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WHAT WORKS IN EDUCATION The George Lucas Educational Foundation
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PBL Pilot: Matching PBL With Traditional Grading

Matt Weyers

6th Grade Teacher, Byron (MN) Public Schools
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A photo of elementary school children listening to a naturalist at the zoo.
Students listen to a naturalist explain the habitat redesign project at the Oxbow Park and Zollman Zoo.

Editor's Note: Matt Weyers and co-author Jen Dole, teachers at Byron Middle School in Byron, Minnesota, present the fifth installment in a year-long series documenting their experience of launching a PBL pilot program.

Project-based learning has been wonderful. Students are self-reporting how they're experiencing a deeper level of learning, and parents are saying that their children are actively (and often voluntarily) elaborating on their learning outside of school. We firmly believe that PBL is one of the best teaching methodologies available for the 21st century.

Students observe a wolf exhibit at the Oxbow Park and Zollman Zoo.

The opportunities to assess students on the 4 Cs (creativity, collaboration, communication, and critical thinking) have been endless. Blending all of this into the traditional A-F grading system, however, has on occasion felt like pounding a square peg into a round hole. At this point in the school year, we feel that standards-based grading would be the best and most opportune solution to grading in a PBL environment. We feel fortunate, though, to have the administrative support we need for tackling these challenges. In this post, we'd like to look at some of our challenges, working solutions, and further questions to consider.

Problem #1: Lack of Traditional Homework

The lack of traditional homework (which we equate to assignments such as worksheets) has left us with a dearth of quickly-graded, easily-communicated tasks to put into our gradebook. We are left with only the major products from each of our projects (approximately three per quarter). And this has unfortunately left our summative grading and assessment systems open to interpretation by families and other staff.

Working Solution

We are combating this by:

  1. Utilizing assessments from MasteryConnect to add to our gradebook
  2. Incorporating "project checkpoints" where student groups are required to provide us with a specific deliverable prior to moving to the next step
  3. Simply not having a lot of grades.

Further Questions to Consider

How do we specifically assess each of the project checkpoints? Is it by creating individual rubrics for each checkpoint? Or is it a simple "go/no-go" for the students? If it's "go/no-go," how does that translate into a letter grade? How do we best combat the outside pressure we feel to make sure that we have "enough" grades? This last point brings us to Problem #2.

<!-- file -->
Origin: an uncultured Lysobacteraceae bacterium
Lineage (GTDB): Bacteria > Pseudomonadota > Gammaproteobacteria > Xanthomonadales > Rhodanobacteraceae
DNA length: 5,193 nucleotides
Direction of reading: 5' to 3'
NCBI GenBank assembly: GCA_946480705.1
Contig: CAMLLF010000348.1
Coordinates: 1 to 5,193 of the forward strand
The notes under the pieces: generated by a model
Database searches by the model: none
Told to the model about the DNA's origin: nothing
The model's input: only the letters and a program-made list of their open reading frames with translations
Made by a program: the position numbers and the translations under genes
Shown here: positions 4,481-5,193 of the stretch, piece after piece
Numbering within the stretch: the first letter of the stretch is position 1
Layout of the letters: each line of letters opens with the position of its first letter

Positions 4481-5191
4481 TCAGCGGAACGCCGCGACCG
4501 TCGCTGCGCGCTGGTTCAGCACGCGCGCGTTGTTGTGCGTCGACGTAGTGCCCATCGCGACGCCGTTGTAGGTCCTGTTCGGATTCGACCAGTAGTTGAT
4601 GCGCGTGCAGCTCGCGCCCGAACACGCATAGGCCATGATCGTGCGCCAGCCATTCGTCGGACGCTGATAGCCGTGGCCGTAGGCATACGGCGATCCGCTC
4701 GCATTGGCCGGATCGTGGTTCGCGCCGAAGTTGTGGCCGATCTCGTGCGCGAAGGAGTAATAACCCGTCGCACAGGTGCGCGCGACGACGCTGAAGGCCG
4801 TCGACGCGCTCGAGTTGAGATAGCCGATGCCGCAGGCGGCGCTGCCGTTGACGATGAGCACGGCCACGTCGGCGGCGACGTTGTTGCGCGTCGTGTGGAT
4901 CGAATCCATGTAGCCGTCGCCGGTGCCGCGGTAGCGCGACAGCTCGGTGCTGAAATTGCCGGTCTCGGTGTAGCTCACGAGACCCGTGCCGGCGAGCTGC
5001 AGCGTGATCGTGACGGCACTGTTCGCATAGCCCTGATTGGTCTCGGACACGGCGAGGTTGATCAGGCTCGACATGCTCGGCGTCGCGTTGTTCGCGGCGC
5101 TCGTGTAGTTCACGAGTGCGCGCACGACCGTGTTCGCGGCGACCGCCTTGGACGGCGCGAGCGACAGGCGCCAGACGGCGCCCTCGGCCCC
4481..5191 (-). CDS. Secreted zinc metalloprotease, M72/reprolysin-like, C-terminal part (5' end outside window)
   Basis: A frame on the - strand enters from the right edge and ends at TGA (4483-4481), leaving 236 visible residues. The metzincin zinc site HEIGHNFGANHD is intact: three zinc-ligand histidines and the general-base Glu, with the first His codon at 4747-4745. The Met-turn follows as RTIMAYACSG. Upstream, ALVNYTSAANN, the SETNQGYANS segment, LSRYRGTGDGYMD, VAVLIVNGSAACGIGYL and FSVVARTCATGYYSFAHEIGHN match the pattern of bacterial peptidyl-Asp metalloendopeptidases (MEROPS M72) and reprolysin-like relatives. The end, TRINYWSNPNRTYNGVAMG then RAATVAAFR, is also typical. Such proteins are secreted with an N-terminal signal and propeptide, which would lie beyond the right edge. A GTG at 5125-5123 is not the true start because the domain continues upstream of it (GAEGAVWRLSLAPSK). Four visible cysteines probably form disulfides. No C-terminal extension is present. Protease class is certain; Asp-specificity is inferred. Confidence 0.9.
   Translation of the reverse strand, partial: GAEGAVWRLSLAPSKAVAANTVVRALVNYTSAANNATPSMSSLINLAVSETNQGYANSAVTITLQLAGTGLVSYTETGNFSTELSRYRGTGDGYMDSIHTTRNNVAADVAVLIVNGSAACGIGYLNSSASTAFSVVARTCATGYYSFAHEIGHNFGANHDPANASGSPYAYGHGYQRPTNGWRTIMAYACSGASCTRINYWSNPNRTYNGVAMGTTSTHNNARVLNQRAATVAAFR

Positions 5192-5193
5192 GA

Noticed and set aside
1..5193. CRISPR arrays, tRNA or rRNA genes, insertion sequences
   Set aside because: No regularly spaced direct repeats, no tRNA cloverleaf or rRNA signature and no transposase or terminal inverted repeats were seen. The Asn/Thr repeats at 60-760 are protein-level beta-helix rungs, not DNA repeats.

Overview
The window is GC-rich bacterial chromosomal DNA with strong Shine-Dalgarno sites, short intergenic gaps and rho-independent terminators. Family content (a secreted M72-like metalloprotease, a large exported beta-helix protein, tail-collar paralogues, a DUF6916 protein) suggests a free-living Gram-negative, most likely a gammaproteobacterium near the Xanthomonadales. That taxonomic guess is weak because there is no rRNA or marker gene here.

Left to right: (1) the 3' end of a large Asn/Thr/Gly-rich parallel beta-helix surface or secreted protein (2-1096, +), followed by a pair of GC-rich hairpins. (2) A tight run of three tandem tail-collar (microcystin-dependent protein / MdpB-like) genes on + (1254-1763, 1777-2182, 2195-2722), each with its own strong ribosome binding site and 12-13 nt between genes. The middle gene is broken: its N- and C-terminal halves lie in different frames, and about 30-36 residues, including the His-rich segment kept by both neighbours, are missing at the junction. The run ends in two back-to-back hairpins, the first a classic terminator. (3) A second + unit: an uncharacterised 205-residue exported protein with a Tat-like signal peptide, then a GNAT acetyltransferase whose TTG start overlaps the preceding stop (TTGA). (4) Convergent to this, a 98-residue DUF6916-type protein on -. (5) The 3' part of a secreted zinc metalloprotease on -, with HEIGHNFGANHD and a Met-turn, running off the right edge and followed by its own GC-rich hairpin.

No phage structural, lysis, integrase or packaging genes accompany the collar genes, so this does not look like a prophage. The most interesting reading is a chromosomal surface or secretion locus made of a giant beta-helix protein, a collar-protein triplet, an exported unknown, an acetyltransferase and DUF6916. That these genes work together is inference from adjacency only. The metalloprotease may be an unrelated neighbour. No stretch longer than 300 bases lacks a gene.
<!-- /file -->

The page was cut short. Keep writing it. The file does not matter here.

Problem #2: Parent Education

The small quantity of grades in our gradebook has justifiably left parents feeling out of the loop. Families in our district are used to seeing a relatively constant stream of homework every night with which to informally gauge their child’s progress in school. With the lack of traditional homework and with a radically different teaching philosophy than they are accustomed to, we need to provide different avenues for parents to remain engaged with their child's life at school.

Working Solution

We have worked to provide parents with Parent Education/Game Nights led by our parent focus group and designed to discuss some of the questions and concerns in a peer-to-peer format, maintain an up-to-date class blog, and send home a "Project at a Glance" form outlining the specific skills that each project will encompass.

Further Questions to Consider

How do we continue to gain parents' trust that their children are learning the same skills taught in non-PBL classrooms, albeit in a different format? If common assessments are not yet developed in our district, are standardized test scores the only apples-to-apples comparisons we have available to show this? (We hope not!) Focusing on parent education has made us also strongly consider the question posed in Problem #3.

Problem #3: What Are Grades Actually For?

We are fortunate this year to have a building administrator who is incredibly passionate about grading practices and the impact they can have on student self-efficacy. He is actively encouraging the staff to ask ourselves the question, "Am I grading for learning or compliance?" He voices equal concern that issuing students failing grades can have such a negative impact on student self-confidence that they may shut down to school and learning forever.

Working Solution

In response to our administrator, we are working to implement learning opportunities that are continuous and revisionist. Our present grading scale only allows students to be assigned an A, B, C, or Developing. The idea is that by removing the option of a D or F, we are communicating to students the idea that we will not let them fail. The tricky part is that it requires us to continually visit one-on-one with students until they show the proficiency we have deemed appropriate to receive an A, B, or C. Simply stated, we are working on grading for learning by allowing students to resubmit work as many times as needed to show proficiency.